Throughout the country there were reports of civil society observers and commission members unlawfully noting down information about the voters at the polling station.
Namely, observers were standing near the registrars or queue moderators, taking interest in the identities of voters and passing on the information by phone to others. Such instances were observed in the #19 Electoral District in Tianeti and #79 Electoral District in Batumi.
In many precincts at #79 Batumi, #17 Telavi and #20 Rustavi Districts, queue moderators were loudly announcing the voters’ identities, which was noted down by several persons present at the polling station.
The practice of recording information of voters’ identities was an important challenge during the 2017 local-self government elections, as this could be perceived as interfering in the will of the voter. This practice was negatively assessed by both local and international observer organizations.
Violations by observers from observer organizations
Similar to the first round, there was an observed trend of violations of the law by observer organizations. At Electoral Precincts in #67 Zugdidi District, we observed a trend of more than one observer from observer organizations “Green World” (a total of 2066 observers registered for the second round) and “Public Union for Georgia First” (a total of 1590 observers registered for the second round) being present at the polling station, which is a violation of law. After a remark from our mobile group, the Chairperson asked the unlawfully present observers to leave the polling station.
At Electoral Precinct #15 of the Zugdidi District, according to a representative of National Movement, a commotion broke out inside and outside the precinct because an observer from the observer organization “Green Earth Union”, Tinatin Kakachia, was planning on handing out money on the territory of the precinct. The participants of the confrontation were taken to the police for questioning.
At Electoral Precinct #2 of the #79 Batumi District Electoral Commission, a representative from the observer organization “Youth for European Future” (a total of 467 observers during the second round) was standing next to the registrar for a long time, asking voters their names and surnames and noting this information down. At Electoral Precincts #104 and #58, observers from the organization “Youth Initiative for a Future Georgia” and “Green World” were noting down the identities of voters next to the registrar and passing on this information to someone else by phone. After our observer’s remark, they stopped doing the aforementioned.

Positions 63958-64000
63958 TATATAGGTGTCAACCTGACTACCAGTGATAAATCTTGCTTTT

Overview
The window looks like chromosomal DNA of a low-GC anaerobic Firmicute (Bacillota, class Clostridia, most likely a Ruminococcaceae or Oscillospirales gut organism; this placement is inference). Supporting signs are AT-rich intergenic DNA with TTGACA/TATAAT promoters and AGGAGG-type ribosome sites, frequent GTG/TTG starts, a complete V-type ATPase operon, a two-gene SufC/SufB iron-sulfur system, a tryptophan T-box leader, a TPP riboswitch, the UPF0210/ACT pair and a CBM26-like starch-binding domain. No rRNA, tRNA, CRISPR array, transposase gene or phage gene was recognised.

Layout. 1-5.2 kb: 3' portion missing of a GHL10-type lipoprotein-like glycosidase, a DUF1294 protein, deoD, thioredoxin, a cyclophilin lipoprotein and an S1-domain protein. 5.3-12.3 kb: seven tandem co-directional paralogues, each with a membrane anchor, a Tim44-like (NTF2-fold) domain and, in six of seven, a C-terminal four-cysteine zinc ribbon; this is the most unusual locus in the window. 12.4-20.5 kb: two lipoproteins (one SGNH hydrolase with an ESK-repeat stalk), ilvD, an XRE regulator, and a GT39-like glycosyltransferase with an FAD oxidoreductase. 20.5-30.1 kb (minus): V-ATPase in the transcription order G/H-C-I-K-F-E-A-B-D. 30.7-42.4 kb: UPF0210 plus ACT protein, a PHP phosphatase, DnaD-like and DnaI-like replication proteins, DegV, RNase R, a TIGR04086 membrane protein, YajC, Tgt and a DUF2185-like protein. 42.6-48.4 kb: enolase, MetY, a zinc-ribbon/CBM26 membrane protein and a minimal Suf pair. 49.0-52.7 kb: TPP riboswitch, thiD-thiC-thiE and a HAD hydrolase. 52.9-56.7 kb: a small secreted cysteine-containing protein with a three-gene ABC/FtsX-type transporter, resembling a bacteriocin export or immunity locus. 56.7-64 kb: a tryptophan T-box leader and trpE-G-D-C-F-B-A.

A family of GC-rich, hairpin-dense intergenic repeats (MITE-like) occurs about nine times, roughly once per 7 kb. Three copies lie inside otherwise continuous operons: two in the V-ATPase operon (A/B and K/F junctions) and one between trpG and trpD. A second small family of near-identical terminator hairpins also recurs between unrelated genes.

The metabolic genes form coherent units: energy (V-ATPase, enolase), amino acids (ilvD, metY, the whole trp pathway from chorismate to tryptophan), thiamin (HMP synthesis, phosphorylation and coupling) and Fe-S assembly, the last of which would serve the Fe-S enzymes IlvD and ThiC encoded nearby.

Stalling the process of completing the summary protocols
The process of finalizing the summary protocols was stalled in various precincts of Poti, Gldani, Saburtalo, Zugdidi and Khelvachauri electoral districts. The commission filled in only the copy of the protocol, sent it to the District Commission and held back in filling in the original copy. There is a suspicion that the precinct electoral commissions were warned to run the summary protocols through to the district commissions prior to filling them in. The Electoral Code does not recognize such a practice and it could be considered as undue interference in the work of the precinct commissions.
Issues related to the sorting of valid and invalid ballots
The sorting of valid and invalid ballots was a subject of debate at many polling stations across Georgia. In most cases, the arguments were related to the invalidation of ballots where the voter’s will was clearly expressed. For example, at Electoral Precinct #20 of the #66 Zugdidi District and Electoral Precinct #20 of the Isani District, several valid and invalid ballots were not correctly sorted according to their respective categories.
Admitting voters to the polling station without the check of electoral ink
There were instances of voters being allowed to cast ballots without checking them for electoral ink. For example, at Electoral Precinct #15 of the #69 Chkhorotsku District, up to 10 voters were admitted to the polling station without them being checked for electoral ink.
- Law enforcement agencies should swiftly and effectively investigate all alleged instances of criminal violations;
- The precinct commissions should timely fill in the summary protocols in order to dispel any concerns of undue interference;
- The Central Election Commission should issue clearer guidelines and recommendations to precinct electoral commissions on the principles of recognizing ballots as invalid;
- The members of the precinct commissions should refrain from unlawfully recording and processing voters’ personal information at the polling stations. Furthermore, the Commission Chairpersons should take appropriate measures to timely resolve similar behavior carried out by observer organizations and electoral subjects;
- It is necessary to raise the professional qualifications and work ethics of electoral administrative staff, especially on the level of precinct electoral commissions.